Pattern Matching Question


#1

If I had the text “{ hello \} there }”, what regex could I use to get
“hello } there” back? I’m really stumped on this one.


#2

mitchell wrote:

If I had the text “{ hello \} there }”, what regex could I use to get
“hello } there” back? I’m really stumped on this one.

I’m not sure exactly what you’re trying to do, but is this close?

s = “{ hello \} there }”
a = s.scan(/ { (( \ } | [^}] )*) } /x).map {|match| match[0].strip }
a[0].gsub!("\}", “}”)
p a[0] #=> “hello } there”

Cheers,
Dave


#3

On 6/1/06, mitchell removed_email_address@domain.invalid wrote:

If I had the text “{ hello \} there }”, what regex could I use to get
“hello } there” back? I’m really stumped on this one.

with the new regex engine in ruby 1.9 you can use a lookbehind
assertion:

$ ruby19 -e ‘p /{(((?<=\)}|[^}])*)}/.match("{ hello \} there
}")[1].strip.gsub("\}","}")’
“hello } there”


#4

mitchell wrote:

If I had the text “{ hello \} there }”, what regex could I use to get
“hello } there” back? I’m really stumped on this one.

Hi Mitchell,
I’m puzzled by the simplicity of your question. Does it tell the whole
story? If so, you could simplify the whole thing down to:

a, b = input.scan(/\w+/) # find the two words - there are always two
words, right?
output = “#{a} } #{b}” # output the two words with a space brace
space in the middle

Or maybe it is always just like you show it, and all you want to do is
remove the ‘\’ and the outer braces and spaces, in which case it is as
simple as:

output = input[2…-3].gsub!(%r{\},’’)

Just trying to suggest that with a pattern matching question one needs a
bit more context in order to know how simple or complicated the matching
needs to be. But then, maybe if you told us you would have to shoot us.
:slight_smile:

best,
jp


#5

Dave B. wrote:

mitchell wrote:

If I had the text “{ hello \} there }”, what regex could I use to get
“hello } there” back? I’m really stumped on this one.

I’m not sure exactly what you’re trying to do, but is this close?

s = “{ hello \} there }”
a = s.scan(/ { (( \ } | [^}] )*) } /x).map {|match| match[0].strip }
a[0].gsub!("\}", “}”)
p a[0] #=> “hello } there”

Cheers,
Dave

Cool! I didn’t think about the | option. That’s quite ingenius. Thanks
:slight_smile:


#6

2006/6/2, mitchell removed_email_address@domain.invalid:

If I had the text “{ hello \} there }”, what regex could I use to get
“hello } there” back? I’m really stumped on this one.

I guess you are trying to extract this string from a larger one. Try
this:

s.scan %r<{((?:\.|[^\}])*)}> do puts $1.strip.gsub(/\(.)/, ‘\1’)
end

or - without stripping the white space:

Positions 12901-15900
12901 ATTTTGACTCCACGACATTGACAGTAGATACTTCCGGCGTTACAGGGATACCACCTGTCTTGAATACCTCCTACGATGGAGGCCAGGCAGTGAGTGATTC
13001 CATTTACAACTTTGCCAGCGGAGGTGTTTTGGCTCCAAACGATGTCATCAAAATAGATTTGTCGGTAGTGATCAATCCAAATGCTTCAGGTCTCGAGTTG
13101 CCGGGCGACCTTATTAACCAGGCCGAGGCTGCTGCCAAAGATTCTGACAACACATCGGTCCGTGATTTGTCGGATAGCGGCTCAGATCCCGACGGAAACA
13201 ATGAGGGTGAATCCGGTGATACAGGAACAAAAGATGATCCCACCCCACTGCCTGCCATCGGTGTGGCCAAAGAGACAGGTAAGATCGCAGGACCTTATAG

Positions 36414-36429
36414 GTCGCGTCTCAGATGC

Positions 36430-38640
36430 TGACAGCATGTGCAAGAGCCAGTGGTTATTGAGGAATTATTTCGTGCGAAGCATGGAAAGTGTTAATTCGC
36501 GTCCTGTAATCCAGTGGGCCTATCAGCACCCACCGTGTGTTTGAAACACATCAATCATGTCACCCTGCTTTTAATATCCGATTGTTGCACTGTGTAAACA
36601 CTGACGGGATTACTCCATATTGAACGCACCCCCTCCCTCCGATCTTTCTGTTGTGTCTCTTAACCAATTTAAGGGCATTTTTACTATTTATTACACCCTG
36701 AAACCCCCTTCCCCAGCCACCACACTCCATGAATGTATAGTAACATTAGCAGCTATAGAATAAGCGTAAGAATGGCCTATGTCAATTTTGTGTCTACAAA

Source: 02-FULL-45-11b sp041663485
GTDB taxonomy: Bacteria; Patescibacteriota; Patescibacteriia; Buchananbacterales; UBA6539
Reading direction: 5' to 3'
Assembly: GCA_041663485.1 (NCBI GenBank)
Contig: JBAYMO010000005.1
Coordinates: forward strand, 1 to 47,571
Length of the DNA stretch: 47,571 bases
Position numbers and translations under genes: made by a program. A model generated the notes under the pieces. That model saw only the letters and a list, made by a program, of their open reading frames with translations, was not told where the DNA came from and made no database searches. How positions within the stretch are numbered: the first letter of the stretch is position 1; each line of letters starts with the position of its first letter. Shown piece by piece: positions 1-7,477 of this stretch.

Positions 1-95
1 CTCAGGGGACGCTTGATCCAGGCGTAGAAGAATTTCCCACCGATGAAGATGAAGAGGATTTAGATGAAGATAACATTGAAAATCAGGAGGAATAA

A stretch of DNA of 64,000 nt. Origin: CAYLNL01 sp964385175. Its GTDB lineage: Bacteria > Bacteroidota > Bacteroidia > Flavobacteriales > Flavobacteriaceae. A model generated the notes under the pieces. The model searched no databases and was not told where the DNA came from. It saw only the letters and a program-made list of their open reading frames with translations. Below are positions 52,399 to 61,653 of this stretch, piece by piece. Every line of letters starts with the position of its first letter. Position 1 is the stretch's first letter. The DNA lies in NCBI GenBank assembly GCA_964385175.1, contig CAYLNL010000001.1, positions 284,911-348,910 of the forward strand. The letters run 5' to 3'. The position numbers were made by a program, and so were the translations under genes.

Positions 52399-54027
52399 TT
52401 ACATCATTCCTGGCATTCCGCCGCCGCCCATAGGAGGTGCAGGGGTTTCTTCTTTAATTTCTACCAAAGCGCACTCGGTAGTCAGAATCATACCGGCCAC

s.scan %r<{((?:\.|[^\}])*)}> do puts $1.gsub(/\(.)/, ‘\1’) end

HTH

robert


#7

2006/6/3, mitchell removed_email_address@domain.invalid:

Actually that was just a simple example. The big idea is to be able to
escape '}'s in any inputted string. I later figured that replacing any
‘}’ with some value (such as '}'s hex code) would work, but playing
with regex sometimes can be enlightening :slight_smile: Thanks for the input though.
Much appreciated.

For the one character delimiter situation there is a better solution
than replacement (see my last posting).

If you’re interested to dive into this topic I recommend “Mastering
Regular Expressions” (O’Reilly). It’s a really good book which covers
building correct and also fast regular expressions and is well worth
the money.

Kind regards

robert


#8

Jeff P. wrote:

mitchell wrote:

If I had the text “{ hello \} there }”, what regex could I use to get
“hello } there” back? I’m really stumped on this one.

Hi Mitchell,
I’m puzzled by the simplicity of your question. Does it tell the whole
story? If so, you could simplify the whole thing down to:

a, b = input.scan(/\w+/) # find the two words - there are always two
words, right?
output = “#{a} } #{b}” # output the two words with a space brace
space in the middle

Or maybe it is always just like you show it, and all you want to do is
remove the ‘\’ and the outer braces and spaces, in which case it is as
simple as:

output = input[2…-3].gsub!(%r{\},’’)

Just trying to suggest that with a pattern matching question one needs a
bit more context in order to know how simple or complicated the matching
needs to be. But then, maybe if you told us you would have to shoot us.
:slight_smile:

best,
jp

Actually that was just a simple example. The big idea is to be able to
escape '}'s in any inputted string. I later figured that replacing any
‘}’ with some value (such as '}'s hex code) would work, but playing
with regex sometimes can be enlightening :slight_smile: Thanks for the input though.
Much appreciated.


#9

On 3 Jun 2006, at 15:06, mitchell wrote:

Actually that was just a simple example. The big idea is to be able to
escape '}'s in any inputted string. I later figured that replacing any
‘}’ with some value (such as '}'s hex code) would work, but playing
with regex sometimes can be enlightening :slight_smile: Thanks for the input
though.
Much appreciated.

I think I have the wrong end of the stick here, but is Regexp::escape
any use to you?

Cheers,
Benjohn